Browse Prior Art Database

Method for System On Chip timing analysis

IP.com Disclosure Number: IPCOM000014748D
Original Publication Date: 2001-Apr-22
Included in the Prior Art Database: 2003-Jun-20
Document File: 3 page(s) / 44K

Publishing Venue

IBM

Abstract

System On Chip (SOC) refers to large chips which include several functional units such as a processor core and memory subsystem which in the past would have resided in separate chips.

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Method for System On Chip timing analysis

System On Chip (SOC) refers to large chips which include several functional units such as a processor core and memory subsystem which in the past would have resided in separate chips.

One consequence of these large chips is that they have a lot of timing paths. Timing paths are measurements of how long it takes an electrical signal to travel from the start of an electronic circuit, until it reaches the end of the circuit. The start of a timing path can be a storage element such as a latch. The data output of this latch usually connected to a series of electronic circuits and the result of this circuit is usually captured by another storage element such as a latch. This is where the timing path usually ends.

It is important that these timing paths arrive at a certain time so that the capture latch can sample the result of the circuit. This is the main reason that a chip can run at certain clock frequency.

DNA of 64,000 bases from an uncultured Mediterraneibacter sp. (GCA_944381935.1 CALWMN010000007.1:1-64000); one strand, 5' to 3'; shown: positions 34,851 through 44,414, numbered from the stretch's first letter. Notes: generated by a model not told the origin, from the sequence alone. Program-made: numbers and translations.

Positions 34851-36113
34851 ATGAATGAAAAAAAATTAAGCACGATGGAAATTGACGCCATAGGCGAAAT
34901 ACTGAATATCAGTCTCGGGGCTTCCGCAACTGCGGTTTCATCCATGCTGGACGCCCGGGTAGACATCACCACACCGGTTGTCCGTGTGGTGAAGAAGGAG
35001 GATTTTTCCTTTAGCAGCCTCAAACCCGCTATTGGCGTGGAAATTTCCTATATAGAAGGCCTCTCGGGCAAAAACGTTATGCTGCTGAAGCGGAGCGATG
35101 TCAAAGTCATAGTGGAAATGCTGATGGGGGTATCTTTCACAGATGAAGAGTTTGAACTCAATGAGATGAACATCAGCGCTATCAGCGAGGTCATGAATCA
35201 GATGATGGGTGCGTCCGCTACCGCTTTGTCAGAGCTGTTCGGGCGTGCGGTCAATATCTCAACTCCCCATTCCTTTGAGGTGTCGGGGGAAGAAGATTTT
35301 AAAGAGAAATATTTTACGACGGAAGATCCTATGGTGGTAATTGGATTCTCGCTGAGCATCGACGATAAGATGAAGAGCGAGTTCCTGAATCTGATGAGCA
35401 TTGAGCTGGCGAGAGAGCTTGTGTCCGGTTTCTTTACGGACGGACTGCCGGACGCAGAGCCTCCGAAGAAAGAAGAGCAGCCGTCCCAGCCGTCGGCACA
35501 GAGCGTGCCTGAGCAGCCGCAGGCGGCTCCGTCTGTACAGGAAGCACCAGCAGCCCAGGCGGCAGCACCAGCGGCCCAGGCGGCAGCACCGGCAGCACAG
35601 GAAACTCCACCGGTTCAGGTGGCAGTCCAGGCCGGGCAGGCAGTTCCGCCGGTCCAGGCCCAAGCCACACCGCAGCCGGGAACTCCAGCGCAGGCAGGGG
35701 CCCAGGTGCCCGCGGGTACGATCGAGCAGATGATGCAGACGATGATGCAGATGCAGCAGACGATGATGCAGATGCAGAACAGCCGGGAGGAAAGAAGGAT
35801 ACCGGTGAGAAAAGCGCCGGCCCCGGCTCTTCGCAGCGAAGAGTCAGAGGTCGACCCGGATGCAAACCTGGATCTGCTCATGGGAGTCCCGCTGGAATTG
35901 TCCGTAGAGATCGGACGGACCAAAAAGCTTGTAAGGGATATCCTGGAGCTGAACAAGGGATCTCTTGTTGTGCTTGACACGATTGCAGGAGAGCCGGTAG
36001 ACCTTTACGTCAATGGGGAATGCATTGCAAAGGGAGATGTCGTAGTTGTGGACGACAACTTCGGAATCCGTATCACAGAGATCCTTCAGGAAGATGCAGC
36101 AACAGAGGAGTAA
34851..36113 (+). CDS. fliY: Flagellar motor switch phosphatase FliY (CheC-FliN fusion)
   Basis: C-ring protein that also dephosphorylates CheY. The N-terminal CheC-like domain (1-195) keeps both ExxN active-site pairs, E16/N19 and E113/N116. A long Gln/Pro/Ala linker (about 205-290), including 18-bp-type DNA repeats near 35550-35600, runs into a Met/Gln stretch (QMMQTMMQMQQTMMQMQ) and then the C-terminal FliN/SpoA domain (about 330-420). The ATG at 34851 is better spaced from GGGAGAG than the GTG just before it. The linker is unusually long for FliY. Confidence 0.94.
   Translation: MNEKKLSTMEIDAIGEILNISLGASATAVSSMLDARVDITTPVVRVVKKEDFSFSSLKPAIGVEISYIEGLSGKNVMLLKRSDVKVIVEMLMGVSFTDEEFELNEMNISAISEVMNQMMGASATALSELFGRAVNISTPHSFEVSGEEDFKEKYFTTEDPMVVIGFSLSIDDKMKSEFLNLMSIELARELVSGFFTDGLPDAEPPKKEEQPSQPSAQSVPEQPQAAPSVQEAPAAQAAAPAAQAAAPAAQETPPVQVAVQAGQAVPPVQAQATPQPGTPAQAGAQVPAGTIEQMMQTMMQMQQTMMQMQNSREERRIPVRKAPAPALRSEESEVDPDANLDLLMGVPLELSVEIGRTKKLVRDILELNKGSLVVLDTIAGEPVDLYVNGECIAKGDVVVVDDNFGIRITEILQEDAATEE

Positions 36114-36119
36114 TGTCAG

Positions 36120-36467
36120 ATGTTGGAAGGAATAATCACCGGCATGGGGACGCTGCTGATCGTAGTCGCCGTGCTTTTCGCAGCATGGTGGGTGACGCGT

During chip development, every possible timing path is measured and reported using a "Static Timing" tool such as Einstimer or Pathmill. These tools will print a report, which by nature of SOC, is very large. The job of the design engineer is to look through the report and fix timing paths by changing the circuit that does not meet clock frequency.

The job of an engineer is harder when buses are present in the design. Buses are a collection of signals that represent a unit of data. Circuitry on one of the bus signals is usually the same for all other signals. The bus designs are done by using common blocks which have the same circuitry and is replicated for each signal.

Static timing reports which contains buses are very large, because each signal of the bus is considered a timing path and reported separately. Having the engineer work through all paths, is an enormous task. However, in the course of the design cycle, reports are generated to test each new circuit change for a new timing solution. This could be as frequent as once a day and would add up to hundreds or even more total reports during the entire project. Moreover, an engineer has to analyze all this data, and cannot look through all the reports in a fast and efficient manner.

This invention is a methodology with an algorithm for a tool that will help the engineer process and analyze the large Static timing report. The methodology is a new way of reducing the number of paths that engineers need to analyze using a new tool. This tool works by identifying buses as unique paths using the algorithm of this invention.

The result of this tool is a simplified summary report of all "unique" timing paths. This summary report will have references to the large Static timing report, how much time is the path missing, description of the path. Buses will be counted as one unique path. Example of report:

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